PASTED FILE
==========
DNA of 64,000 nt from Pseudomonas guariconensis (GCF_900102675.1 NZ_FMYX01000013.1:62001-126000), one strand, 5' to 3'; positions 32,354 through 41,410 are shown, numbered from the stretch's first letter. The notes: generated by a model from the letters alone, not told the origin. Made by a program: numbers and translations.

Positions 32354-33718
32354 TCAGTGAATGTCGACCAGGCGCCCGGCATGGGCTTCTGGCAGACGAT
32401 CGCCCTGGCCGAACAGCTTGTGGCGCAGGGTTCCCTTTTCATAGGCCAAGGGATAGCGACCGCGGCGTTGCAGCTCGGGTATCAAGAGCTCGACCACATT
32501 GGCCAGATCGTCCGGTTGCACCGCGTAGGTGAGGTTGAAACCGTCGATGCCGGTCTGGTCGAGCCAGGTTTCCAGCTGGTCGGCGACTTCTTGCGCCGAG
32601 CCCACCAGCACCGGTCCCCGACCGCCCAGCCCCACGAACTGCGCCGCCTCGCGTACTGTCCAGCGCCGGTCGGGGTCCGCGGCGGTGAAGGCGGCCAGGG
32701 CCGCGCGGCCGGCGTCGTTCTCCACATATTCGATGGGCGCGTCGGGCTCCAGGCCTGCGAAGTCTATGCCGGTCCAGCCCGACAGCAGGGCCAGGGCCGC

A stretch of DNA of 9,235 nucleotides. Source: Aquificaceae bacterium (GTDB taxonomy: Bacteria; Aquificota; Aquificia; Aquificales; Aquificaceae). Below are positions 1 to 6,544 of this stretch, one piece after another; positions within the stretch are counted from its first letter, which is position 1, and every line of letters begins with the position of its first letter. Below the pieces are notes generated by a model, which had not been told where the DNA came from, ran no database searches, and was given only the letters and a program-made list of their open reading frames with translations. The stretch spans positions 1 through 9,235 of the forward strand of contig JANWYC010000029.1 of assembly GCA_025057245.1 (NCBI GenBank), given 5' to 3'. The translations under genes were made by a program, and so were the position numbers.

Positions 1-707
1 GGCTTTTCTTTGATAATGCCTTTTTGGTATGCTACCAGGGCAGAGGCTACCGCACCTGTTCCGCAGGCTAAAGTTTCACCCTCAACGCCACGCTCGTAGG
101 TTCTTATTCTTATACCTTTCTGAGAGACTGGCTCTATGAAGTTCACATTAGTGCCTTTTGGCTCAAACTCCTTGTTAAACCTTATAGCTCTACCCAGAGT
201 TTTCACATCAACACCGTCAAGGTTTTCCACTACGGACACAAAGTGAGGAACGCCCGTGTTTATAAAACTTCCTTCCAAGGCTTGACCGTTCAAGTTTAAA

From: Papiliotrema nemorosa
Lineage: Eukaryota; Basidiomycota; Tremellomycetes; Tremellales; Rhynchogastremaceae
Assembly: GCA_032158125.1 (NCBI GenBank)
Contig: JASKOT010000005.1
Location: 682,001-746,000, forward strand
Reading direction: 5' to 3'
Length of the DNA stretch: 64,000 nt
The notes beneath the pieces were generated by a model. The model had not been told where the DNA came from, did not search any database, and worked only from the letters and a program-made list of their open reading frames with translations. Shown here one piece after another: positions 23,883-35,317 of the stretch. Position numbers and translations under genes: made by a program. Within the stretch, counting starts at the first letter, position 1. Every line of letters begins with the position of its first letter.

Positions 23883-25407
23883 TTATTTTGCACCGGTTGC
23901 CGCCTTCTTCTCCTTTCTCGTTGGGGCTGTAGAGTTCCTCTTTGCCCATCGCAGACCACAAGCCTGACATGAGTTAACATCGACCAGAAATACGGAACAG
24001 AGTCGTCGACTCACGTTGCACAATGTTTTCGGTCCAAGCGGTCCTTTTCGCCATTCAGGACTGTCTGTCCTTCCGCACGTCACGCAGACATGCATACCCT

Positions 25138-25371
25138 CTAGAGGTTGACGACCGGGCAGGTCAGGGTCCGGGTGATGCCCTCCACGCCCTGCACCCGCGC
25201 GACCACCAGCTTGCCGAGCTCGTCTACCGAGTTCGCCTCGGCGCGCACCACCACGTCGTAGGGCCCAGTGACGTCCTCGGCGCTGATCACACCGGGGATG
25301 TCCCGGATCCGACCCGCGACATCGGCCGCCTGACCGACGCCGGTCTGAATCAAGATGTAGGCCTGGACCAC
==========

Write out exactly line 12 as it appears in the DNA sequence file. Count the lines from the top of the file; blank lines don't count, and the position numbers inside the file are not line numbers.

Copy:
201 TTTCACATCAACACCGTCAAGGTTTTCCACTACGGACACAAAGTGAGGAACGCCCGTGTTTATAAAACTTCCTTCCAAGGCTTGACCGTTCAAGTTTAAA